JUNE 26, 2018
The Honorable Philip D. Murphy
Governor, State of New Jersey
PO Box 001
Trenton, NJ 08625
Dear Governor Murphy:
I am writing you today to respectfully urge you to sign into law S-878 (Madden/Sweeney) / A-3084 (Greenwald/Moriarty)
, which requires both legislative and executive branch approvals in order to terminate reciprocal personal income tax agreements with other states.
The CCSNJ has been engaged in this important issue since September 2016. At that time, then-Governor Chris Christie announced his intent to dissolve the New Jersey/Pennsylvania Reciprocal Income Tax Agreement, which allows residents in New Jersey and Pennsylvania to pay taxes to the state in which they live versus where they work. The unexpected announcement sent shockwaves throughout the entire state.
Dissolving income tax reciprocity would have a real impact on the tens of thousands of residents who live in New Jersey and work in Pennsylvania. Census estimates show approximately 250,000 workers commute across the border between the two states, about 125,000 from each state, including 90,000 from Burlington, Camden and Gloucester counties.
As you are aware, the New Jersey Statute adopted in 1976 provides the Director of the Division of Taxation with the authority to exit agreements with the taxing authorities of other states as long as 180 day notice is provided. However, the CCSNJ strongly believes that those impacted by the agreement – the taxpayers and businesses - should have a voice in the process if a proposal to dissolve the agreement occurs in the future.
The threat of income tax reciprocity being dissolved in 2016 highlighted the important role this agreement plays in companies’ strategies to attract and retain the right workforce, especially businesses located in close proximity to greater Philadelphia, including Camden and Trenton. Businesses were rightly concerned over not only losing their employees to Pennsylvania companies, but also how the dissolution of this tax compact would impact their ability to attract qualified new talent to their New Jersey operations.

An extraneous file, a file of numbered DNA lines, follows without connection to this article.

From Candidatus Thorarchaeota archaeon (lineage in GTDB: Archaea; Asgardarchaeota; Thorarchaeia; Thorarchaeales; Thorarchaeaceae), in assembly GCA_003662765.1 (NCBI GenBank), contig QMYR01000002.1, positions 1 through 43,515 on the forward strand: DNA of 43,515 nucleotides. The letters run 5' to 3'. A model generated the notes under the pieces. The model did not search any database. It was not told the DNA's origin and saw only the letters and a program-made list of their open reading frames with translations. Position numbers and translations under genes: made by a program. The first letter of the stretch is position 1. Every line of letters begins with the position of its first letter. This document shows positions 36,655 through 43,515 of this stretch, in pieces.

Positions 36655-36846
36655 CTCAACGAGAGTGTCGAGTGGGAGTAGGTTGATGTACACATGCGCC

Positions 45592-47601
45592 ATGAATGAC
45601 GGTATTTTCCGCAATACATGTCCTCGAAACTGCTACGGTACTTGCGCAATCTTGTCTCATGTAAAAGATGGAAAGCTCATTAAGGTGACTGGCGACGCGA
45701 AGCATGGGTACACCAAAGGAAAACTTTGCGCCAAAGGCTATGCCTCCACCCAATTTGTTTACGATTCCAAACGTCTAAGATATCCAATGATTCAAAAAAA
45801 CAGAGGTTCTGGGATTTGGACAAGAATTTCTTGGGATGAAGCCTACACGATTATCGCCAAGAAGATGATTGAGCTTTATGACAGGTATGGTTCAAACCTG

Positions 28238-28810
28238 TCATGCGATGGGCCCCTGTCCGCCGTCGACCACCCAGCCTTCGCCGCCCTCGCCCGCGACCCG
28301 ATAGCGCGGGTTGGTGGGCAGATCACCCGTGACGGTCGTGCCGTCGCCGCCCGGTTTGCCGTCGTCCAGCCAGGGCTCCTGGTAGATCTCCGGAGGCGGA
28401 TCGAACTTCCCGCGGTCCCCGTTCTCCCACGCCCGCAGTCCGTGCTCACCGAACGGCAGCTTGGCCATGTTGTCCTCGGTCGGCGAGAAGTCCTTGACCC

In fact, an important consideration of New Jersey’s business incentive programs is the downstream economic benefit of jobs created or maintained in New Jersey, regardless of where employees may reside. That is because the activities of workers before, during and after the workday, e.g., buying gas, using public transit, shopping, dining, child care and other services, brings significant economic benefits to the region and state.
Changing the rules of taxation by terminating this agreement after more than four decades would have forced employers to take action in order to protect and retain current employees, while remaining attractive to future employees. For example, Campbell Soup Company estimated that approximately 500 employees – nearly 40 percent of their workforce – live in Pennsylvania, but work in New Jersey. Destination Maternity, which relocated its headquarters and logistics facilities (and over 500 full-time employees) from Philadelphia to Burlington County in 2015 after receiving a Grow New Jersey incentive, stated that they would not have relocated had they known that income tax reciprocity would be eliminated. Similarly, Subaru of America, which recently chose to move its North American headquarters to Camden City, was actively pursuing its options, including constructing one of its facilities in Pennsylvania.
We believe that it is essential for both the executive and legislative branches of state government to approve important and consequential tax policy – policy that impacts residents and businesses of our great State.
Governor, we appreciate your kind attention and respectfully urge you to sign into law S-878 (Madden/Sweeney) / A-3084 (Greenwald/Moriarty).